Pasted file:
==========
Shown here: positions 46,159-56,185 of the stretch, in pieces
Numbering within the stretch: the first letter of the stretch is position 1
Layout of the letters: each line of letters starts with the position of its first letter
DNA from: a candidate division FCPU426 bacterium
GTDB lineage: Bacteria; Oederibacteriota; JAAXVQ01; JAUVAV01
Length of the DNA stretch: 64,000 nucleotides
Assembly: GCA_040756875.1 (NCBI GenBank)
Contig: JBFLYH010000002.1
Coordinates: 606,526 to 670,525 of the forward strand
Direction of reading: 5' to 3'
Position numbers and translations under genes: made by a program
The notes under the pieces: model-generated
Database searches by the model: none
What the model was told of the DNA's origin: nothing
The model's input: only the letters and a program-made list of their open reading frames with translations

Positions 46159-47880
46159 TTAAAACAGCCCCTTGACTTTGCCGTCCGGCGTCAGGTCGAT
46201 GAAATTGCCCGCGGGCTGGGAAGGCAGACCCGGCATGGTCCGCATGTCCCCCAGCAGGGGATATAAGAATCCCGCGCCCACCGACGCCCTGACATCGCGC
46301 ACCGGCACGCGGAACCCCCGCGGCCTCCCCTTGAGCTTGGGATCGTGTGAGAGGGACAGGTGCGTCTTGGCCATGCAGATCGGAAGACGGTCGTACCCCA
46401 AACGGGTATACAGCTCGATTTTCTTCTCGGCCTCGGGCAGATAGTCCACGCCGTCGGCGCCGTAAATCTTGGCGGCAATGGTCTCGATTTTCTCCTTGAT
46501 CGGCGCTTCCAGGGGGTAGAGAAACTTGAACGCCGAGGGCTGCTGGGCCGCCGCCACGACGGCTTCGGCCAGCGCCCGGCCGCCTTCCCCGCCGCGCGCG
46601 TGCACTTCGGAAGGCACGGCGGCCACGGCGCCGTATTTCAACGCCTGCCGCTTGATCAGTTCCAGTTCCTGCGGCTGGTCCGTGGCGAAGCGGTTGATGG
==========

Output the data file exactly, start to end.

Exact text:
Shown here: positions 46,159-56,185 of the stretch, in pieces
Numbering within the stretch: the first letter of the stretch is position 1
Layout of the letters: each line of letters starts with the position of its first letter
DNA from: a candidate division FCPU426 bacterium
GTDB lineage: Bacteria; Oederibacteriota; JAAXVQ01; JAUVAV01
Length of the DNA stretch: 64,000 nucleotides
Assembly: GCA_040756875.1 (NCBI GenBank)
Contig: JBFLYH010000002.1
Coordinates: 606,526 to 670,525 of the forward strand
Direction of reading: 5' to 3'
Position numbers and translations under genes: made by a program
The notes under the pieces: model-generated
Database searches by the model: none
What the model was told of the DNA's origin: nothing
The model's input: only the letters and a program-made list of their open reading frames with translations

Positions 46159-47880
46159 TTAAAACAGCCCCTTGACTTTGCCGTCCGGCGTCAGGTCGAT
46201 GAAATTGCCCGCGGGCTGGGAAGGCAGACCCGGCATGGTCCGCATGTCCCCCAGCAGGGGATATAAGAATCCCGCGCCCACCGACGCCCTGACATCGCGC
46301 ACCGGCACGCGGAACCCCCGCGGCCTCCCCTTGAGCTTGGGATCGTGTGAGAGGGACAGGTGCGTCTTGGCCATGCAGATCGGAAGACGGTCGTACCCCA
46401 AACGGGTATACAGCTCGATTTTCTTCTCGGCCTCGGGCAGATAGTCCACGCCGTCGGCGCCGTAAATCTTGGCGGCAATGGTCTCGATTTTCTCCTTGAT
46501 CGGCGCTTCCAGGGGGTAGAGAAACTTGAACGCCGAGGGCTGCTGGGCCGCCGCCACGACGGCTTCGGCCAGCGCCCGGCCGCCTTCCCCGCCGCGCGCG
46601 TGCACTTCGGAAGGCACGGCGGCCACGGCGCCGTATTTCAACGCCTGCCGCTTGATCAGTTCCAGTTCCTGCGGCTGGTCCGTGGCGAAGCGGTTGATGG